Open Access

Seamless site-directed mutagenesis of the Saccharomyces cerevisiae genome using CRISPR-Cas9

Journal of Biological Engineering201610:6

DOI: 10.1186/s13036-016-0028-1

Received: 2 February 2016

Accepted: 21 April 2016

Published: 29 April 2016

Abstract

CRISPR assisted homology directed repair enables the introduction of virtually any modification to the Saccharomyces cerevisiae genome. Of obvious interest is the marker-free and seamless introduction of point mutations. To fulfill this promise, a strategy that effects single nucleotide changes while preventing repeated recognition and cutting by the gRNA/Cas9 complex is needed. We demonstrate a two-step method to introduce point mutations at 17 positions in the S. cerevisiae genome. We show the general applicability of the method, enabling the seamless introduction of single nucleotide changes at any location, including essential genes and non-coding regions. We also show a quantifiable phenotype for a point mutation introduced in gene GSH1. The ease and wide applicability of this general method, combined with the demonstration of its feasibility will enable genome editing at an unprecedented level of detail in yeast and other organisms.

Keywords

CRISPR-Cas9 Genome editing Site-directed mutagenesis Saccharomyces cerevisiae

Letter to the editor

Following the first reported application of CRISPR-Cas9 in Saccharomyces cerevisiae [1], several methods exploiting the potential of this technology for yeast genome editing were published enabling gene disruption [14], gene deletion [5, 6], heterologous sequence integration [2, 4, 5, 7, 8], and insertion of point mutations [1, 57]. The genome of a strain of Saccharomyces cerevisiae evolved by genome shuffling for resistance to a toxic lignocellulosic hydrolysate (designated R57) was recently sequenced uncovering 17 single nucleotide variations with its parent strain [9]. We reasoned that recent developments in CRISPR-Cas9 technology should permit the seamless introduction of the point mutations discovered in R57 back into the wildtype parental background for testing phenotype to genotype associations. Similarly, we set to revert each of these point mutations to wildtype in the mutant strain R57. However, strategies reported for the introduction of a point mutation using CRISPR-Cas9 suffer several caveats that restrict the range of mutations that can be introduced at any given locus. One difficulty is that sequencing is required to detect the successful integration of a point mutation. However, the main challenge to using CRISPR-Cas9 for the introduction of point mutations is the risk of repeated cutting by Cas9 after homology directed repair (HDR) of the initial double stranded break (DSB). Indeed, point mutations may not be located within the protospacer sequence, leaving it intact after HDR. Even if the mutation is located close enough to a protospacer adjacent motif (PAM) to modify the gRNA target sequence, a single substitution is generally insufficient to prevent recognition by the gRNA/Cas9 complex [10]. Several strategies have therefore been devised to prevent Cas9 from cutting repeatedly at the site of interest. Mutation of the PAM along with the target point mutation position abolishes target recognition by the gRNA/Cas9 complex, and has allowed the successful introduction of premature stop codons [1, 6]. This strategy remains confined to cases where the PAM site mutation is either silent or deemed inconsequential. An alternative is the insertion of so-called heterology blocks in addition to the mutation of interest [7]. A heterology block consists in a number of additional silent mutations meant to abolish gRNA recognition. While heterology blocks change codon usage in an open reading frame (ORF) and may potentially affect mRNA translation, they represent a quick and convenient means of introducing point mutations. Moreover, their successful integration is easily detected by PCR. However, the concept of a silent mutation is meaningless in untranslated regions of the genome, such as non-coding RNAs and intergenic sequences.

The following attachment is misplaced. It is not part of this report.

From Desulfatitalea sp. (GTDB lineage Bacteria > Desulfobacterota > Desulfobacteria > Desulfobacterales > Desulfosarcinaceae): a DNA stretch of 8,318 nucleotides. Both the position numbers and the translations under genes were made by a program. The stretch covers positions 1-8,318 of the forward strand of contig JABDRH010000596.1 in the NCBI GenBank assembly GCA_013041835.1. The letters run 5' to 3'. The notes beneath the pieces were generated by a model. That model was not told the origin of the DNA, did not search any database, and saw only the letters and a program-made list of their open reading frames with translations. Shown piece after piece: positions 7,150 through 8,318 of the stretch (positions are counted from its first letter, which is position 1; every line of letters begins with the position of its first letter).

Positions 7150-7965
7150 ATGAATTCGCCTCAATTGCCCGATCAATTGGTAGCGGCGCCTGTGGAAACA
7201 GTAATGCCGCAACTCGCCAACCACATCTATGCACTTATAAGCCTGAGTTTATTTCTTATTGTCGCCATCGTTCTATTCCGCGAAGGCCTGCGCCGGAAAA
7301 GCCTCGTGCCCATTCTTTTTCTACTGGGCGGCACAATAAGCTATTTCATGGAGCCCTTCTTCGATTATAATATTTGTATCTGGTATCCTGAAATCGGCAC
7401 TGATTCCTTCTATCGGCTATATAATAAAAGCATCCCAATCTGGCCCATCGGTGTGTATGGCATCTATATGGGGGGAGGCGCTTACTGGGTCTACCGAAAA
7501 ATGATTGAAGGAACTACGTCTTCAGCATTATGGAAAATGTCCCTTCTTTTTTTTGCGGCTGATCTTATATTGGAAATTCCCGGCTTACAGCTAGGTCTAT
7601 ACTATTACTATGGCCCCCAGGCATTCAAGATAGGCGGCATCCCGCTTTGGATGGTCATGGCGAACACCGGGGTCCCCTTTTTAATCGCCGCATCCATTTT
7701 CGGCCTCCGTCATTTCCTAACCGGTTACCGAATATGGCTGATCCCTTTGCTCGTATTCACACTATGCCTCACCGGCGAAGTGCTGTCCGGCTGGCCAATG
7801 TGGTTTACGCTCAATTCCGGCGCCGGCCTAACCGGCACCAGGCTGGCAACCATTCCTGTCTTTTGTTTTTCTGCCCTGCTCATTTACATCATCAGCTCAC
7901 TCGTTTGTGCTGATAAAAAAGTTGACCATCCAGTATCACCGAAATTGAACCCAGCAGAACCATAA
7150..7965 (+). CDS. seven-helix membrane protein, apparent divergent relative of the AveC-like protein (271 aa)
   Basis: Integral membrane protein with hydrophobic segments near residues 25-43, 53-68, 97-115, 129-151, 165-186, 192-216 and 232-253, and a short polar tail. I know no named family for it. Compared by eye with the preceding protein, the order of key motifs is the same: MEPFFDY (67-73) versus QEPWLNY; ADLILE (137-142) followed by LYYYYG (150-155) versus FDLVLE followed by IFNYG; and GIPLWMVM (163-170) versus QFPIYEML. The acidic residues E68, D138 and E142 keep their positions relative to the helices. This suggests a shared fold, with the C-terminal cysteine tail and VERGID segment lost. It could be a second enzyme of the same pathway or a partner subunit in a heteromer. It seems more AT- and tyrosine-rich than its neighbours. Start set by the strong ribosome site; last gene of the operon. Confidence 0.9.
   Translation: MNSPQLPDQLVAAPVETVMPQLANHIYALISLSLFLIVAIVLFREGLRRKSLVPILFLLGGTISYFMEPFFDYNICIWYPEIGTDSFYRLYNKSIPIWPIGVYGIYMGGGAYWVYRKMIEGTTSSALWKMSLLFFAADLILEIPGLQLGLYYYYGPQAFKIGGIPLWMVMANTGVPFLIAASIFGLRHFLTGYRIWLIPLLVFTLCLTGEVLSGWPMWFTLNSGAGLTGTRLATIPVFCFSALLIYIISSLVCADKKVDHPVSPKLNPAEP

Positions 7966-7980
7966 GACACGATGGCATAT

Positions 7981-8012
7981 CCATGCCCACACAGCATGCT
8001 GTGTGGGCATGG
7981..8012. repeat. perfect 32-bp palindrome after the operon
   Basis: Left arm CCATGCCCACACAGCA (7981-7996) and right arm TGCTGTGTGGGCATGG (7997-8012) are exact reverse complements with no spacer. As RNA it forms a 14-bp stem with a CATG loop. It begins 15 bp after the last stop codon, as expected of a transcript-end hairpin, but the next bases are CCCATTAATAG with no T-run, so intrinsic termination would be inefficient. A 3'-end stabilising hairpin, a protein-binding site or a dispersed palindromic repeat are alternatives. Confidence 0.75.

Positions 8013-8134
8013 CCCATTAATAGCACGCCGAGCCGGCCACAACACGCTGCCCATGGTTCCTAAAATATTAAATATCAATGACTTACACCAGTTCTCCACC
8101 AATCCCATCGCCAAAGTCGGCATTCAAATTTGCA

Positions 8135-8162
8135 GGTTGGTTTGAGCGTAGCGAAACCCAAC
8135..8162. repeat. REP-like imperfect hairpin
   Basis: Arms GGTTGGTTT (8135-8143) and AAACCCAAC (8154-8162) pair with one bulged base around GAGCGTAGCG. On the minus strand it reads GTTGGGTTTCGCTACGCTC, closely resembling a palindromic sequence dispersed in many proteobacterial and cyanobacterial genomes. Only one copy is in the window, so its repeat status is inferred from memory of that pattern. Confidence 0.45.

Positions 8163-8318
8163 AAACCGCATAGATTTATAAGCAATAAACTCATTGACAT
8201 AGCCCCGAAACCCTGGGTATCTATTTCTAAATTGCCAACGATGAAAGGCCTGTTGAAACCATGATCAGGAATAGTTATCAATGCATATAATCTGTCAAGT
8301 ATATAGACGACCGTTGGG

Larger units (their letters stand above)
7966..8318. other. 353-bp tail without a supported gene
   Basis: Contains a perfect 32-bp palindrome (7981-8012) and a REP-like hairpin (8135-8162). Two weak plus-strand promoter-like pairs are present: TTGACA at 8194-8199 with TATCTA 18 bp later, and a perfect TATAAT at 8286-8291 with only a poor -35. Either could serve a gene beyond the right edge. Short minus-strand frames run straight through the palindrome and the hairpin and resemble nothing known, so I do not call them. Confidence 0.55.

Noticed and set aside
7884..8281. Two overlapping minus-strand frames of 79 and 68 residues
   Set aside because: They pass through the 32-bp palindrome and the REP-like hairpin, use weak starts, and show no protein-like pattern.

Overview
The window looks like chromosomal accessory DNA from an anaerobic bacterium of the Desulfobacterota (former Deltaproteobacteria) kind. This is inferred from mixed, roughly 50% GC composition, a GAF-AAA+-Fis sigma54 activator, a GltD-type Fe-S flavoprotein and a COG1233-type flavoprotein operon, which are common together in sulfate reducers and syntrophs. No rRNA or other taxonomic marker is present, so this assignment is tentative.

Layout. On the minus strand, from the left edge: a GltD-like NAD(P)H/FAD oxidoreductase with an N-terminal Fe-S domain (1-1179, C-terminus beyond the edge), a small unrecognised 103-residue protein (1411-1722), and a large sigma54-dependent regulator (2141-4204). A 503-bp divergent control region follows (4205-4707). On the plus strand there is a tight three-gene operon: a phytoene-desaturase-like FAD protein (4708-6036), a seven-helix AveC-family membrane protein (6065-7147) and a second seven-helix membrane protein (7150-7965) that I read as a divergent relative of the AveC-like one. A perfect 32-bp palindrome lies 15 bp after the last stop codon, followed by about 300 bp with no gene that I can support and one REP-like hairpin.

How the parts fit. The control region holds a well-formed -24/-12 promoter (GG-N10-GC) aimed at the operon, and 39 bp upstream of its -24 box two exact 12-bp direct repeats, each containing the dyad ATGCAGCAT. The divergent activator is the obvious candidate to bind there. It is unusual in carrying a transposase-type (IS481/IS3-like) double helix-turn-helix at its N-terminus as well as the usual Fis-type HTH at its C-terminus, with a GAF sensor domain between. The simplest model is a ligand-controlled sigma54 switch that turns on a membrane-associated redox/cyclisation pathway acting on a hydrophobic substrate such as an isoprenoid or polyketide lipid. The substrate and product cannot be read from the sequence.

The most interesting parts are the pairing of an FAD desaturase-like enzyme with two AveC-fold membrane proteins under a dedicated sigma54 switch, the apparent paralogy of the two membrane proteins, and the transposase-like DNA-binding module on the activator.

Mans et al. [5] demonstrated successful insertion of a point mutation without altering the PAM or resorting to a heterology block. The inserted mutation eliminated a restriction site and replaced it with another, providing for easy detection of successful mutants. Sequencing revealed that several restriction positive clones displayed additional unwanted mutations, likely due to repeated cutting by Cas9. This direct strategy therefore requires the screening of several clones by sequencing – a comparatively time consuming and costly process. The authors suggest an alternative two-step strategy for the seamless site-directed mutagenesis of the yeast genome using CRISPR-Cas9, but did not demonstrate it experimentally. A similar proposition was made shortly after by Lee et al. [11]. Here, we propose three variations on this general method, and report its successful application at 17 positions across the genome of S. cerevisiae haploid strains CENPK113-1A, CEN.PK113-7D and the R57 mutant diploid strain [9].